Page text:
Oklahoma County District Court Judge Aletia Timmons is giving Western Heights Public Schools eight days to file a response to a State Board of Education emergency petition that asks her to order Western Heights’ board to acknowledge the state’s authority over the troubled district’s day-to-day operations.
During a virtual hearing this afternoon, Jerry Colclazier, legal counsel for Western Heights, requested that Timmons give the district 20 days to respond to the state board’s writ of mandamus.
“I’m going to allow Western Heights a continuance to respond, but I’m not giving you 20 days on the backs of these kids in Western Heights,” Timmons said.
A new hearing has been scheduled for 2 p.m. Thursday, Aug. 12. However, State Department of Education legal counsel Brad Clark argued that Colclazier’s request was an attempt at delay.
“I really don’t think anything in the request is new or a surprise to the district,” Clark said. “The additional time, I believe, is being sought for purposes of delay. That’s unfortunate to the kids of that district.”
Clark told Timmons a lot of issues need to be addressed within Western Heights before the first day of school on Aug. 18.
“Just to point out one issue I was made aware of today — at this point, it appears that only two of the 34 school busses in the district are operational as passing inspection,” Clark said. “That’s just one issue that needs to get going and (be) taken care of before school can open.”
Timmons questioned why the Western Heights Board of Education and State Department of Education can’t find common ground for the good of the students. The judge said the two sides’ inability to work together puts a “bad taste in her mouth.”
“I’m a common sense kind of person,” Timmons said. “You’ve got school busses that aren’t running. I would think that the acting superintendent appointed by the Western Heights Board and the State Department of (Education) would sit down and talk to each other and figure out if there’s some common ground and get these things done for the good of those children before we have a hearing.”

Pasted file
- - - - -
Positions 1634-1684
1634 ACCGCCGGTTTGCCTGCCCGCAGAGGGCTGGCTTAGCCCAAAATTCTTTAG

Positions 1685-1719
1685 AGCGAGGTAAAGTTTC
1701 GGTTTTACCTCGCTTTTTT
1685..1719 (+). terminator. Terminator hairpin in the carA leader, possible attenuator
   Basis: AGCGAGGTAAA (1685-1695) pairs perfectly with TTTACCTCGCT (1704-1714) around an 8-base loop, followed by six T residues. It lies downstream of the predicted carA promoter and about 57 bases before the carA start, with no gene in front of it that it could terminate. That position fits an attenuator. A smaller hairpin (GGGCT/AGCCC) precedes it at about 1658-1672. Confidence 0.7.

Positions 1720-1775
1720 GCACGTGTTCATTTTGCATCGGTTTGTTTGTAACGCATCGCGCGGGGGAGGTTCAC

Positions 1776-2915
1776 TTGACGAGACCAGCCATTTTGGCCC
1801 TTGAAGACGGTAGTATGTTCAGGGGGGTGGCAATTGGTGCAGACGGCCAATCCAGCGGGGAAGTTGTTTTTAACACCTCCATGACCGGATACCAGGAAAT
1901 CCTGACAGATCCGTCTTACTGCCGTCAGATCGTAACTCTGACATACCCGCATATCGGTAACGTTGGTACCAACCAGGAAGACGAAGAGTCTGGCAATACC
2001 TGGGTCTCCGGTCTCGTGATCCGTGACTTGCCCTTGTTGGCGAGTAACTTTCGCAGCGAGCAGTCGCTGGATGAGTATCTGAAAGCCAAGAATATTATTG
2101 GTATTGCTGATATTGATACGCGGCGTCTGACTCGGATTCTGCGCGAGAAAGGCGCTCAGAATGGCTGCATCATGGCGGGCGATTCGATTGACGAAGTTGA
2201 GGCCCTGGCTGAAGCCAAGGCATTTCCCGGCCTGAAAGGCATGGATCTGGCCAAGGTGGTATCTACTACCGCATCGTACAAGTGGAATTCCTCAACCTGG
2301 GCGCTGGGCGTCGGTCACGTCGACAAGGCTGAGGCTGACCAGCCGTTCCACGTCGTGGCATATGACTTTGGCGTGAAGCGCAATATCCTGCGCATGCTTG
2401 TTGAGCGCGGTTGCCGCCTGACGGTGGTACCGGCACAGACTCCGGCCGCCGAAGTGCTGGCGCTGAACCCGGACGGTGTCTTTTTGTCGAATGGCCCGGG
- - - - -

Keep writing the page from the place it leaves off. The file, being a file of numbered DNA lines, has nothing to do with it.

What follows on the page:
Acknowledging the state board’s control
The 253-page writ of mandamus, filed by the state on July 22, requests that a judge order the district to recognize and adhere to the state board’s terms surrounding accreditation probation. The court filing follows resistance by Western Heights to the state’s recent takeover of the district.
The petition (embedded below) states that the district has refused to perform certain acts required by law, including acknowledging the authority, powers and duties of the State Board of Education, State Department of Education and State Superintendent of Public Instruction Joy Hofmeister.
At a July meeting, the state board voted to take over governance of the district for a year. The state board placed Western Heights’ accreditation on probation in April and appointed an interim superintendent in July after saying the Western Heights board had not addressed the problems at hand.
While Hofmeister assigned Monty Guthrie as the interim superintendent of the district, Western Heights has pushed back against the state’s orders, holding a meeting to appoint an interim superintendent of their own. OSDE staff said they believe the Western Heights meeting and vote were invalid.
The emergency petition includes correspondence sent to the state board, State Department of Education and Clark on July 20 by Colclazier that made the district’s resistance to the state board’s authority clear.
“As you know, and as I made clear at the meeting with Mr. Clark and Mr. Guthrie last Friday, the Western Heights School District does not recognize the authority of the state superintendent or state board to take over and operate the district, or conduct an ‘intervention,’ or to employ or appoint our superintendent,” the email from Colclazier states.
The correspondence continues by saying that “our local board of education, our interim superintendent and our staff will continue to control and operate the Western Heights School District.”
Western Heights Public Schools operates four elementary schools, an intermediate school (fifth and sixth grades), a middle school (seventh and eighth grades), a ninth-grade center, a high school and an alternative program. Last year’s districtwide enrollment was 2,729, a decline over prior years.